Antique mantel clocks have existed for a long time, and the name mantel came into use because mostly the clocks sit on fireplace mantelpieces. In most cases, you will see antique clocks with matching decorations, including flowers, lions or columns. These clocks were very popular in the 1800s, and they are still loved in the current years.
If you check the mantel clocks on, you will realise they share some similarities with bracket clocks, only that they don’t have a handle on the top. The clock’s movements are parts that enable movement of the hands and the pendulum swing. You can use different information to identify the clock movements.

Identifying the Movements

Mantel clocks use mechanical movements, but newer models use quartz movements and run on a battery. The movement includes any moving part of a clock, apart from the hands and pendulum. They help keep time and are made of several parts, including connected gears known as the train. The clock companies don’t make the movements; instead, they purchase them separately from the manufacturers and install them in the clocks.
So, the clock manufacturer and movement manufacturer are two different brands. Determining the movement manufacturer is very simple, take off the clock’s back to access the movement inside. Find the number of symbols indicated. Some clocks won’t have an easily visible number, and you might need to use a flashlight. Other numbers or symbols sit on the bottom of the clock, and others are written against the front just behind the clock’s face. Note that before removing the outer body of the clock, you might have to remove the weights and pendulum.

The Different Movement Manufacturers

As mentioned before, the numbers or symbols on the clock’s movement will help you identify the manufacturer. For instance, a very common manufacturer is Hermle. Movements from this manufacturer have six or seven numbers, a dash in the middle and the pendulum’s length in case the clock has any. Another manufacturer is Urgos, and their style is that they place “UW” before the numbers. Kieninger write the last two digits of the manufacturer’s year at the beginning of the sequence. Lastly, Seth Thomas places an “A” before the six numbers and a dash in the middle. Apart from these manufacturers, there are many more antique clock movement manufacturers. To avoid the trouble of manually finding the movement, you should get an antique clocks book with a list of different manufacturers and the codes used.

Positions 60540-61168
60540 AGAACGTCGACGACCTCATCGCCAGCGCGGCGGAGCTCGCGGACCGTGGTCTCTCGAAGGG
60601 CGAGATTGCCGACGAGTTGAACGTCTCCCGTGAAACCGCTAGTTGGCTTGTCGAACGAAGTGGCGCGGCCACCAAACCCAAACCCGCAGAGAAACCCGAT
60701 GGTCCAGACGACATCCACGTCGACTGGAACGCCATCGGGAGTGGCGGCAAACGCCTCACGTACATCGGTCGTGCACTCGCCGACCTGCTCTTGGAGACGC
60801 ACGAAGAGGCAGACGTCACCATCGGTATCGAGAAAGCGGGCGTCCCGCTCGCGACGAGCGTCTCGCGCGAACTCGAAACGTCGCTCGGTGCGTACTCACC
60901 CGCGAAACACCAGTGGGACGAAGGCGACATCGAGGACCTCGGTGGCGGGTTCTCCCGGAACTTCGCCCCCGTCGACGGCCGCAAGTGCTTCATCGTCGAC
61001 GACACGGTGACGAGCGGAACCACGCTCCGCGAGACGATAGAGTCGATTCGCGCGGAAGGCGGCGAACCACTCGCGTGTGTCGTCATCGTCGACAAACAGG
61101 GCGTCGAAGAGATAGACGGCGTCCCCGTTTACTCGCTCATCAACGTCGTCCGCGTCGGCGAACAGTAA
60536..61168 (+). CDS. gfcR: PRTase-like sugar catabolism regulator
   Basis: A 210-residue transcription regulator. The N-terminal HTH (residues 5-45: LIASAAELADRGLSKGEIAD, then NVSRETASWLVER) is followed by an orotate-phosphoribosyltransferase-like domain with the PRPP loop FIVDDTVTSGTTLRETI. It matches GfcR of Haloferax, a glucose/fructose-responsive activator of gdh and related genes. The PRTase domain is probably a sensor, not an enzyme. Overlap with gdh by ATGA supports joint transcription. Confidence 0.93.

Confirm the Country of Origin

Another step in identifying an antique clock’s movement is confirming the country of origin. This will help eliminate other manufacturers, giving you a shorter list to work with. Look at the backside of the movement, and you will find a stamp of the country of origin. Most movement manufacturers are in Germany. Most vintage wall clocks are made in Germany, but others are from China and Korean brands.

Movement Worth and Repair

To find out how much your antique clock’s movement could cost, you can take it to a legitimate appraiser or check online auction sites. The sale price is mostly close to the actual buying price. There are also so many antique clock books with helpful information. Replacing clock movements is easy as long as you rely on the knowledge of such books and experts. Take the clock to a professional for advice and even for replacement services. Avoid replacing the movement by hand because you could damage it.

What Isn’t Needed to Identify a Clock Movement?

All mantel clocks come with manuals upon purchasing, but this does you no good. The manuals don’t have adequate information on the identification process. Neither do the stickers placed on the clock’s case. The reason is because the clock’s manufacturer isn’t the same as the movement manufacturer. For example, a grandfather clock has a different manufacturer for each component. Therefore, the manual won’t give you a clear direction on identifying the movement itself. You will have to go through the process explained above.


By following the steps explained in this guide, you will be able to find your antique clock’s movement. Just narrow down the list of manufacturers until you find what you are looking for.